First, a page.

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Recent Examples on the Web: Adjective And when the analysis is politically motivated, as is all too common, the whole thing is worthless. Andrew Stuttaford, National Review, "‘Stuffing Their Mouths with Gold’ — Selling the Biden/Yellen Tax Cartel," 10 Apr. 2021 When a local clinic with extra doses welcomed the team to get vaccinated, Spring said, nearly the whole team jumped at the opportunity. Clare Proctor, chicagotribune.com, "With viral video, University of Illinois gymnast shines light on vaccine advocacy and his sport," 9 Apr. 2021 Don't underestimate the time, energy, drive and planning needed from your whole team. Raman Sehgal, Forbes, "Three Ways To Avoid A Painful Rebrand Experience," 9 Apr. 2021 Honestly, the whole thing about Byron and smells is so funny to me and will never stop being funny to me. Jessica Goldstein, Vulture, "Made for Love Recap: I Can Show You the World," 8 Apr. 2021 Thought lost to time, the whole thing has now been uploaded to YouTube in two parts by 5TV, the successor to original broadcaster Leningrad Television. Christian Holub, EW.com, "The 5 most surprising moments from the Lord of the Rings adaptation you've never heard of," 7 Apr. 2021 Then Flo Thamba and Matthew Mayer and now it’s the whole team, every player on the Baylor roster, standing on that table and asking the crowd to get louder. Gregg Doyel, The Indianapolis Star, "Doyel: In NCAA title game everyone wanted, Baylor delivers performance nobody saw coming," 6 Apr. 2021 Some rank-and-file Republicans, a former Republican congressman and one contender for governor have publicly complained the whole thing has been rigged to favor one candidate or another. Washington Post, "Unorthodox Republican contest for Virginia governor breeds confusion, suspicion," 4 Apr. 2021 This whole thing maybe could have—perhaps should have—worked. Lauren Puckett, Town & Country, "Hulu's WeWork Doc Director Jed Rothstein on the Mythology and Tragedy of the Unicorn's Downfall," 4 Apr. 2021 Recent Examples on the Web: Noun All of this has had a seismic effect on both individuals and society as a whole. Jane Sparrow, Forbes, "Poly-Working: What Businesses Need To Know For Effective Working In 2021," 12 Apr. 2021 The longterm effects on Iran's atomic program as a whole also remain unclear. Jon Gambrell, Star Tribune, "EXPLAINER: Iran atomic sites targeted by diplomacy, sabotage," 12 Apr. 2021 As a whole, our firm has been super supportive throughout the pandemic. Fortune, "The best big companies to work for in 2021," 12 Apr. 2021 Orange County as a whole has experienced a remarkable demographic shift in the last two decades with the arrival of more Asian and Latino residents, who have helped tilt the area toward Democrats. Los Angeles Times, "Police declare unlawful assembly as tensions increase among rival demonstrators at Huntington Beach rally," 11 Apr. 2021 Fan reflects movingly on the consequences of anti-Asian rhetoric and violence, both for the immediate victims and for the community as a whole. The New Yorker, "Sunday Reading: The Asian-American Experience," 11 Apr. 2021 The movie as a whole is hilarious and heartbreaking, the story of Russell (Jordan Nagai), a kid who doesn’t fit in taking a magical journey with a grumpy old widower Carl (Ed Asner). Bill Goodykoontz, The Arizona Republic, "The best movies to watch with family, from 'Up' and 'Black Panther' to 'Wizard of Oz'," 10 Apr. 2021 In fact, as Pentagon leaders are quick to say, the military cannot be a reflection of the United States without hosting the same kinds of people and allegiances that are embedded in the population as a whole. BostonGlobe.com, "After Capitol riot, Pentagon announces new efforts to weed out extremism among troops," 10 Apr. 2021 The Bay Area’s progress against the virus generally matches California’s as a whole. Nanette Asimov, San Francisco Chronicle, "No yellow tier yet for Bay Area counties, as case counts creep up," 9 Apr. 2021 Recent Examples on the Web: Adverb What would make San Diego fans whole before opening day? Jay Paris, Forbes, "Ascending Padres Have Become Must-See TV In San Diego," 28 Feb. 2021 The mRNA at the heart of the Pfizer vaccines is much more fragile than previous vaccine technologies, which typically used whole, inactivated viruses. Philip Kiefer, Popular Science, "Storing the Pfizer vaccine could get a lot simpler in coming weeks," 19 Feb. 2021 In the paper, the pontifical academy noted that medical advances and demographic changes are making the world as a whole older, citing U.N. data that by 2050, one person in every five will be over age 60. Nicole Winfield, Star Tribune, "Vatican seeks elder care rethink after COVID-19 'massacre'," 9 Feb. 2021 The butcher case has whole smoked turkey breasts and slabs of ribs ready to heat and eat. Ian Mcnulty, NOLA.com, "With crawfish and barbecue, the next act for a festival food pro emerges in Gentilly," 4 Feb. 2021 The lab is currently performing whole-genome sequencing at about 145 specimens a week, which is the capacity. Melanie Grayce West, WSJ, "Hunt for Covid-19 Variants Looks to Ramp Up in New York Labs," 30 Jan. 2021 That makes them among the busiest labs in the country and their work accounts for between 6% and 7% of all coronavirus whole genome sequencing in the United States. Kristen Jordan Shamus, Detroit Free Press, "Michigan readies for impact of new COVID strain that could dominate the U.S. by March," 18 Jan. 2021 In early December, Florida wildlife photographer Shellie Gilliam captured video of a great blue heron swallowing whole a juvenile alligator. René A. Guzman, ExpressNews.com, "The great blue heron towers above other water birds," 29 Dec. 2020 Depending on the customer, Padilla said, garlic will be packaged whole at the Enfield plant or peeled, minced and made into powder and paste. Jesse Leavenworth, courant.com, "Garlic processing plant approved in Enfield," 4 Dec. 2020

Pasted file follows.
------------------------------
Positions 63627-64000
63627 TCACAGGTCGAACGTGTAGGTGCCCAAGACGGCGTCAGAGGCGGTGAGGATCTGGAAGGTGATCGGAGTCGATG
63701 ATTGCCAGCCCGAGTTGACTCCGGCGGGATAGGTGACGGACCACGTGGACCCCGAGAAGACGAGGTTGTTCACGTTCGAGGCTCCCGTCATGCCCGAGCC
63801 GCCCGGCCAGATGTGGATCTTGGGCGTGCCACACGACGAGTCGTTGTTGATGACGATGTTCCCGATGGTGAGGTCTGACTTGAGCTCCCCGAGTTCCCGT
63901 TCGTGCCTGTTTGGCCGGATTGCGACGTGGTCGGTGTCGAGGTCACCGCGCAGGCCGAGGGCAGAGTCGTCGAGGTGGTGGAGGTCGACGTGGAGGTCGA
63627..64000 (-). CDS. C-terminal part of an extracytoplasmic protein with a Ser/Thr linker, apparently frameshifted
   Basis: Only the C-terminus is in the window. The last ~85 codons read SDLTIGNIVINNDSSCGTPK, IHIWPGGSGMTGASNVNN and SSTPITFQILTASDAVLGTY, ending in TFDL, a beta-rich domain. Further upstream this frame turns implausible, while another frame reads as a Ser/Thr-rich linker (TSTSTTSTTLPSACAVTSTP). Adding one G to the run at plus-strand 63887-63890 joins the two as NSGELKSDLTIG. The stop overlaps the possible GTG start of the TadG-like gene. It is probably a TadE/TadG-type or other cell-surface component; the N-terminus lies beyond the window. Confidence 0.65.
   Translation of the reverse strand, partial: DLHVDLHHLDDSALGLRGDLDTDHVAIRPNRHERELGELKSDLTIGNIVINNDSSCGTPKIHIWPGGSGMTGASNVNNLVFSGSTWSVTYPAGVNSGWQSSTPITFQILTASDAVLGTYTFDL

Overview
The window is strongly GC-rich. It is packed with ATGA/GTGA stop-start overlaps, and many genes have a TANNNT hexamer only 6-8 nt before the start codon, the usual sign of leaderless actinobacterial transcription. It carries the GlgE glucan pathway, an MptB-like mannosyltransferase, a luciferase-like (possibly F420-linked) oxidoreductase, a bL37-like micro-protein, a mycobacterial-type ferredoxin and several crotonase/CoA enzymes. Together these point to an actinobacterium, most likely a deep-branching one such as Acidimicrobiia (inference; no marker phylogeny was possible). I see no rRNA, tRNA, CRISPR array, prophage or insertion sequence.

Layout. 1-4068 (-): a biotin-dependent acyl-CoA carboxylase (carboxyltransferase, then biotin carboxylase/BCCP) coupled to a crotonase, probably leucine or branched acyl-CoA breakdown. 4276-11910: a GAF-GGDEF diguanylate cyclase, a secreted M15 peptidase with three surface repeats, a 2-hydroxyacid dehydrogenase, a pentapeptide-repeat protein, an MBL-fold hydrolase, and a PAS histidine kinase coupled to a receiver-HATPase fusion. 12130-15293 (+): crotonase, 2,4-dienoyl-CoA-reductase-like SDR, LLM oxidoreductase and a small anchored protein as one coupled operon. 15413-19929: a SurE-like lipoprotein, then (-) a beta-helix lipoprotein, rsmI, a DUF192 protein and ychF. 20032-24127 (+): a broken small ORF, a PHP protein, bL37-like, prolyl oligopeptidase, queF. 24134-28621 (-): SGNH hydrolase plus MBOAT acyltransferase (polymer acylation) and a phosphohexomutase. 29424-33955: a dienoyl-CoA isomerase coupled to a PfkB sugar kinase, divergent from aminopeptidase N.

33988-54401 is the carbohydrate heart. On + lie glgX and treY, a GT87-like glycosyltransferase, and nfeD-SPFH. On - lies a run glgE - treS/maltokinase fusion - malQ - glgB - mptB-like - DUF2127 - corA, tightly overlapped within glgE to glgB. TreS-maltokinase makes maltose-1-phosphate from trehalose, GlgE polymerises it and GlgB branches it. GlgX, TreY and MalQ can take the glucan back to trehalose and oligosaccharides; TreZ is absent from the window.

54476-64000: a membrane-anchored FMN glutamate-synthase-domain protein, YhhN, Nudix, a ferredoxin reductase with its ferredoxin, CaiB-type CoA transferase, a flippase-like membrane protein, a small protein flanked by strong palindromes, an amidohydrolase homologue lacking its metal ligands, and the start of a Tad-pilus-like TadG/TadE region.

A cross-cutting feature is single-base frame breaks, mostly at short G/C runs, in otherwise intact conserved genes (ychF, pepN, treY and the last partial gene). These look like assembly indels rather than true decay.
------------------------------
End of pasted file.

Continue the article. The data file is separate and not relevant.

These example sentences are selected automatically from various online news sources to reflect current usage of the word 'whole.' Views expressed in the examples do not represent the opinion of Merriam-Webster or its editors. Send us feedback.